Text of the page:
Once the guides start to become oval shaped, the valve faces will no longer be as concentric to the valve seats as they originally were. When this happens the valves will start to slide against the seats, causing the seats and valve faces to wear. The valve seats will eventually become out of round and the sealing between the valve face and seat will suffer. Installing new valves into oval shaped guides and out of round seats will ensure that the new valves wear out very quickly!

    To ensure the new valves being installed last as long as possible, the cylinder head’s seats and guides must be reconditioned once they are worn out. Complete cylinder head replacement is always an option, but I want to focus on freshening up the original head which is usually a more economical option, but comes with many more variables surrounding the quality of the job.

    There are numerous services offered in the marketplace for valve seat cutting, however, not all valve seat cutting methods are equal in terms of quality. There are hand operated seat cutters, dedicated seat cutting machines, and a few other options to choose from. Selecting the correct seat cutting process and entrusting the work to a competent engine builder is very important. The valve seat cutting process should mimic the OEM process as closely as possible. A concentric valve seat will never be able to be cut without first servicing the valve guides. If the valve guides are out of round then they will either be reamed to a slightly larger size if they are not too oval in shape or they will be replaced. Once any issues with the valve guides are addressed and they are perfectly round from top to bottom, it will be possible to cut the valve seat. Ensuring the valve guide is perfectly round is extremely important since the valve seat cutter is centered off of the valve guide bore.

    Cutting the valve seat concentrically to the guide requires a combination of skill and using modern machinery. The best valve seat cutting equipment in the world is worthless without a good experienced operator running it. There are two main factors which make cutting a seat concentric to the valve guide difficult. To start with, the valve seat cutter uses a pilot which locates in the valve guide. Since the valve stems are very small in diameter the pilots used to guide the seat cutters are also very small in diameter. A small diameter pilot shaft that centers the cutting tool can flex easily, which presents a real problem when cutting the seats. The next issue that arises when reconditioning seats is that often times the cutting tool will try to follow the path of the old valve seat which can make it hard to cut a concentric seat. Couple these factors together with slop within the machine, setup error, and operator error and you can see how quickly things can come out of alignment and you can end up with a poorly cut seat.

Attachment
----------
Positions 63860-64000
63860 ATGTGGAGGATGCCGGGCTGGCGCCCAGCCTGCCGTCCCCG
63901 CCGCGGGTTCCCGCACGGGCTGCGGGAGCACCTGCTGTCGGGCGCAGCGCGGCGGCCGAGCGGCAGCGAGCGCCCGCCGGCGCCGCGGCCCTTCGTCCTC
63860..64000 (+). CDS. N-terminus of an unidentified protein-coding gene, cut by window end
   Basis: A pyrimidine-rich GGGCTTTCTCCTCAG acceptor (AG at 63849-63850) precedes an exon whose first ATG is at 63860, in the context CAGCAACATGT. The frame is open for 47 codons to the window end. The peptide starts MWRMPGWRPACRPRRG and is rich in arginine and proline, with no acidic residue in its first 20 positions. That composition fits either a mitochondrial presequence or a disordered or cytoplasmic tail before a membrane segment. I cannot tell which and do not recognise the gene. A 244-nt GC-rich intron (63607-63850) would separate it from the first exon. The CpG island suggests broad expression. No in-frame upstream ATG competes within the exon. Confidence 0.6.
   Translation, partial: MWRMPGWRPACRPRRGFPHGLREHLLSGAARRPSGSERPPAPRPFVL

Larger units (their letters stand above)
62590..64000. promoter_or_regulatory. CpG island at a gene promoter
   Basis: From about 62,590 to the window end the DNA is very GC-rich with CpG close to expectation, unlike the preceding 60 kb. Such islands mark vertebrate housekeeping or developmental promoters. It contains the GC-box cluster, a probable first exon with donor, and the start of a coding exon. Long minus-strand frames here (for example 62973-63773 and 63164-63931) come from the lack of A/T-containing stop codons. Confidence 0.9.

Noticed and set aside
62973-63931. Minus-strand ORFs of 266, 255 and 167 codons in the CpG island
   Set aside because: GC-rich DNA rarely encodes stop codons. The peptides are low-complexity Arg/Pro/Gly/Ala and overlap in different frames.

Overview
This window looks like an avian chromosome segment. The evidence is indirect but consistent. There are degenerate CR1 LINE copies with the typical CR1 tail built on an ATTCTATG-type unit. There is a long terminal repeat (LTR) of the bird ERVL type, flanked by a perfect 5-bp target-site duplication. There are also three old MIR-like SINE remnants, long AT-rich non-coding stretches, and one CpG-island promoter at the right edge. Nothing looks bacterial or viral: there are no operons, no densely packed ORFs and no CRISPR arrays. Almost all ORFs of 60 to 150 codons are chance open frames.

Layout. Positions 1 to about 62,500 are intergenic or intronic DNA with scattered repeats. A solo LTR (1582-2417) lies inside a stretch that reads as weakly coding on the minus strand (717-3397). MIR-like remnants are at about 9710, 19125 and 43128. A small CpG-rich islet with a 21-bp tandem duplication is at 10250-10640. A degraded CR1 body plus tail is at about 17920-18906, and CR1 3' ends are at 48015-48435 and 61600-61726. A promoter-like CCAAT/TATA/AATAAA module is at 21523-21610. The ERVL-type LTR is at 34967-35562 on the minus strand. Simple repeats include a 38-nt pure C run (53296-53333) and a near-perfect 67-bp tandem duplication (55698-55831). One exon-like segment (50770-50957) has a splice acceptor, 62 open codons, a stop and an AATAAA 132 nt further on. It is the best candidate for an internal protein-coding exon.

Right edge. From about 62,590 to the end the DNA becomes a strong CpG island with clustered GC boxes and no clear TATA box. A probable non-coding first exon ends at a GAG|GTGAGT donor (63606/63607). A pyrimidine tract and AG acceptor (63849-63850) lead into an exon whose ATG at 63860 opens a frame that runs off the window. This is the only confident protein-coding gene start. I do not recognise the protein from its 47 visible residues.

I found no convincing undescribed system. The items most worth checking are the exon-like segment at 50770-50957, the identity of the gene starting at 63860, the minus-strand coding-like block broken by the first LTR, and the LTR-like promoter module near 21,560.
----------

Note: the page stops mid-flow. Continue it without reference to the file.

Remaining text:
In addition to seat concentricity, the depth the seat is cut to will influence valve spring pressure, shim sizes, and the compression ratio of the engine. All three of these variables will be reduced the deeper the seat is cut, which is not a good thing. The surface finish of the seat itself will influence how well the valve seals. A seat with chatter marks or other machining blemishes will not seal as effectively as a smooth seat. The valve seat width and the contact point between the seat and the valve face are also very important.

    Due to the complexities involved with cutting valve seats on modern four-stroke dirt bike engines, the job should not be left up to just anybody. There are numerous businesses which specialize in valve seat cutting which have both the right equipment and expertise to do the job correctly. I highly recommend spending some time researching and finding a reputable cylinder head machining company when it comes time to recondition your head. If the cylinder head must be shipped off in order to do business with a reputable company, the additional wait will be worthwhile.